A bridge over water and some park land

Movement around Manchester

There is a need to improve pedestrian connectivity and wayfinding in the city. While Manchester has a general lack of public open space compared to other European cities, its existing external spaces are often disconnected. To design successful urban neighbourhoods, it is necessary to consider improved connectivity, important destinations, and alternative modes of transport. Understanding how and why people move about the city and how these movements impact social, economic, and environmental objectives is vital for modern city life. Movement needs to be made easier without encouraging car travel.

It is often taken for granted, both by residents and designers, that city streets belong to vehicles. But this myopic view can be damaging – it means that our most vital and extensive public spaces in the city are underutilised (i.e., only used for one purpose) when they could be repurposed in more positive ways to improve the quality of life for the city’s inhabitants.  Well-designed, good-quality streets and public places that are connected and ease movement have positive outcomes for residents and businesses. More people are encouraged to walk, which improves mental and physical health and increases footfall for retail. This improves the economy, enhances social well-being, reduces carbon emissions, and enhances climate change resilience through the adoption of nature-based solutions.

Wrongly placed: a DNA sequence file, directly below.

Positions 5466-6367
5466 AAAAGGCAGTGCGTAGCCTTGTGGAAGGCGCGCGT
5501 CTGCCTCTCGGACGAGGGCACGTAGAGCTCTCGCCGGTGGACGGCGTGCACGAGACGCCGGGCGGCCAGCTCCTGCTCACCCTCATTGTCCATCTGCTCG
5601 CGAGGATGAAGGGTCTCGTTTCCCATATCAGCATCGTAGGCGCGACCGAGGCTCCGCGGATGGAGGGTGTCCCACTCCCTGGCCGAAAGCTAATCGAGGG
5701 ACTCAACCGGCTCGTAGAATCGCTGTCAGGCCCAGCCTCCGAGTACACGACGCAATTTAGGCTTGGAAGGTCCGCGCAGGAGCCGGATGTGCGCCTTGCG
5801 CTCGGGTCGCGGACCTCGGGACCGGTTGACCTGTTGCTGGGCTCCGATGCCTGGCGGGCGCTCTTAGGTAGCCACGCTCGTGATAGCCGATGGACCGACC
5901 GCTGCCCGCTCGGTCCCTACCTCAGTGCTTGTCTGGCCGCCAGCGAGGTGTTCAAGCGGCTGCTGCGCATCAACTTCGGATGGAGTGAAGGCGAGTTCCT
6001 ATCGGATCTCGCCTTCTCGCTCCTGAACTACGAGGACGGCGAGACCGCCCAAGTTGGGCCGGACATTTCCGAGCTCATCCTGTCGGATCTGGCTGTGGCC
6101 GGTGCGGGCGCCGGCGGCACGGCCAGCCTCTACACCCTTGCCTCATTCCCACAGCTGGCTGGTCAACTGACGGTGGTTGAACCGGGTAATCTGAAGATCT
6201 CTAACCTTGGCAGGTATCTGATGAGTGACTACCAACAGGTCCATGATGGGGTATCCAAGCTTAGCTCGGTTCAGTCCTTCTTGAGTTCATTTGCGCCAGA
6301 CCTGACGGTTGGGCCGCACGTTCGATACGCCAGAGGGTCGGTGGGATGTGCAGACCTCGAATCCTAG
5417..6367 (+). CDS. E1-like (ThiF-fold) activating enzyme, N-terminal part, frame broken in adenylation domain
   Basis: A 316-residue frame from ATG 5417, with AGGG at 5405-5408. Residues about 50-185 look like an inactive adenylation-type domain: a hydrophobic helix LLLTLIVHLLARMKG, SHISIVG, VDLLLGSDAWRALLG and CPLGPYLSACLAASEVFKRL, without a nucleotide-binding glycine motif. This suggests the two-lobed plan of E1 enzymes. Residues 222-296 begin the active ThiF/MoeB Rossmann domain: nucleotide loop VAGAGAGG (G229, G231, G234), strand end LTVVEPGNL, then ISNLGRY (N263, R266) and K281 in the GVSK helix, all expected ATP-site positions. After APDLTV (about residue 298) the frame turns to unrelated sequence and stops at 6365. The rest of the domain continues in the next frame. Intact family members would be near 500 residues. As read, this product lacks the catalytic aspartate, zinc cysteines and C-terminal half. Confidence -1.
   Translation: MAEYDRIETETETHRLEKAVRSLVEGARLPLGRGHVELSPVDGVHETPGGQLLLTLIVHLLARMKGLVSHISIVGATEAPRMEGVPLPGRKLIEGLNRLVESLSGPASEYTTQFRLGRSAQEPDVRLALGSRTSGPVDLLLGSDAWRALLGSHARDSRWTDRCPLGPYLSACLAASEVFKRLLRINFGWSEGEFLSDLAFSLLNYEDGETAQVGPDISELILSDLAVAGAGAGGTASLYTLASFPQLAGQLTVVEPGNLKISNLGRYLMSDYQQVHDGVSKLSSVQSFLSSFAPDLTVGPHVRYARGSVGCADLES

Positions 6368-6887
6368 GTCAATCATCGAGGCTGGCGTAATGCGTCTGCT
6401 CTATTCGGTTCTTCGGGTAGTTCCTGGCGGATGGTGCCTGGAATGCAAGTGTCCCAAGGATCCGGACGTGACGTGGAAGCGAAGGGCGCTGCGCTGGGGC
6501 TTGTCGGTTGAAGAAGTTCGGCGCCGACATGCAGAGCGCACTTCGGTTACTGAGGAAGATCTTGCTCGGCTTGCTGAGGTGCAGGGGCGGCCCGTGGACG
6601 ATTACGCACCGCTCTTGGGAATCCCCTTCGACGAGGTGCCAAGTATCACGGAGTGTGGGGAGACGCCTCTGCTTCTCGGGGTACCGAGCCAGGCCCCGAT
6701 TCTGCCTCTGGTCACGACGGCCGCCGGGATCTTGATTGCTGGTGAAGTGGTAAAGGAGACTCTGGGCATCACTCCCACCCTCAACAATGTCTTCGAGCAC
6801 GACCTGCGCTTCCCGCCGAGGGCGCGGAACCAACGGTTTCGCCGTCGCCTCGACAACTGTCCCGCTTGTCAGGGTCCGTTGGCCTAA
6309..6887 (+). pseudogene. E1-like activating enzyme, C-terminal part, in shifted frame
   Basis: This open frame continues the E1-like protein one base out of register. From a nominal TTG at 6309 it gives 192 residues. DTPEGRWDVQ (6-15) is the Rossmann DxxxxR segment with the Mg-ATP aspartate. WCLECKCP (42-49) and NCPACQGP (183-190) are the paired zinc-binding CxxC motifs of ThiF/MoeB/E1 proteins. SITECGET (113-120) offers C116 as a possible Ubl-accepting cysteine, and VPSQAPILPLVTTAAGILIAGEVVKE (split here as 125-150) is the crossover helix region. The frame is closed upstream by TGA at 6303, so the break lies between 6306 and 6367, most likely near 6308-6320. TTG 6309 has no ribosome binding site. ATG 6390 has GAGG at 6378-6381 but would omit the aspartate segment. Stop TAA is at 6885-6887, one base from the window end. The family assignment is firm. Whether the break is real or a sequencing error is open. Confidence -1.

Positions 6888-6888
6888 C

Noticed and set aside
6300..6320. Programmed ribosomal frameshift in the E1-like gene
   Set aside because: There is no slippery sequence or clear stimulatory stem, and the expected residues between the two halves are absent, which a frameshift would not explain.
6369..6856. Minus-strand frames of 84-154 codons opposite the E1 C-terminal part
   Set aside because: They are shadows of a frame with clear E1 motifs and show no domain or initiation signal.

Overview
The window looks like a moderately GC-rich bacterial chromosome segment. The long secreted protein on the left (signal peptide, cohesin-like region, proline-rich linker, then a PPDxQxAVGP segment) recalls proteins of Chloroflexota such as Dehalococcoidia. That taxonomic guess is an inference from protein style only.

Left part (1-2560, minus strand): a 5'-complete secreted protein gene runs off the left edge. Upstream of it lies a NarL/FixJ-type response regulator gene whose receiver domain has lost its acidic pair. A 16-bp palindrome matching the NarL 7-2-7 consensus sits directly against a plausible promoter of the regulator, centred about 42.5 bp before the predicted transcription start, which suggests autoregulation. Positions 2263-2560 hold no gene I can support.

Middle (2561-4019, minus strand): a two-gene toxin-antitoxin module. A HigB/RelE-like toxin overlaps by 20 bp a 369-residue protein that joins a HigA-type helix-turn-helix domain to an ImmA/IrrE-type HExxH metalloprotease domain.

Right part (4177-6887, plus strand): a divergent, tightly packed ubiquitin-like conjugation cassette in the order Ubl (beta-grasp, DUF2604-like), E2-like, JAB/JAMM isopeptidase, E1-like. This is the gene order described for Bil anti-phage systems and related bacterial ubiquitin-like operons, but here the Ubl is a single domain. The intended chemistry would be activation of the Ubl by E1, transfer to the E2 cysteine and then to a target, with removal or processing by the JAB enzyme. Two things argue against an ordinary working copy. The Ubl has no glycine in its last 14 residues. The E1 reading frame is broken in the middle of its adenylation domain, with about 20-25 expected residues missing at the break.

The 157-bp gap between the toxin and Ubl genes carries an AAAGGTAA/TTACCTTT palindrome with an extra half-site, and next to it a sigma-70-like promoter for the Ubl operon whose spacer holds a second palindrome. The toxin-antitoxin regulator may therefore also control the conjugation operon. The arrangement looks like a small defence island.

The key to improving cities like Manchester is to take a strategic, holistic, long-term approach to planning interventions. New developments should be well-connected to the rest of the city, otherwise, their potential will not be realised, and the needs of nearby residents will not be met. Manchester City Council is working to develop open spaces and streets that meet the needs of residents and that contribute to their overall well-being. Planned improvements to Deansgate, which aim to transform it from a traffic-dominated environment to one that puts sustainable transport first, are a good example of this. However successful urban form depends on ease of movement, connectivity, green infrastructure, and making green open space provision a priority in planning decisions.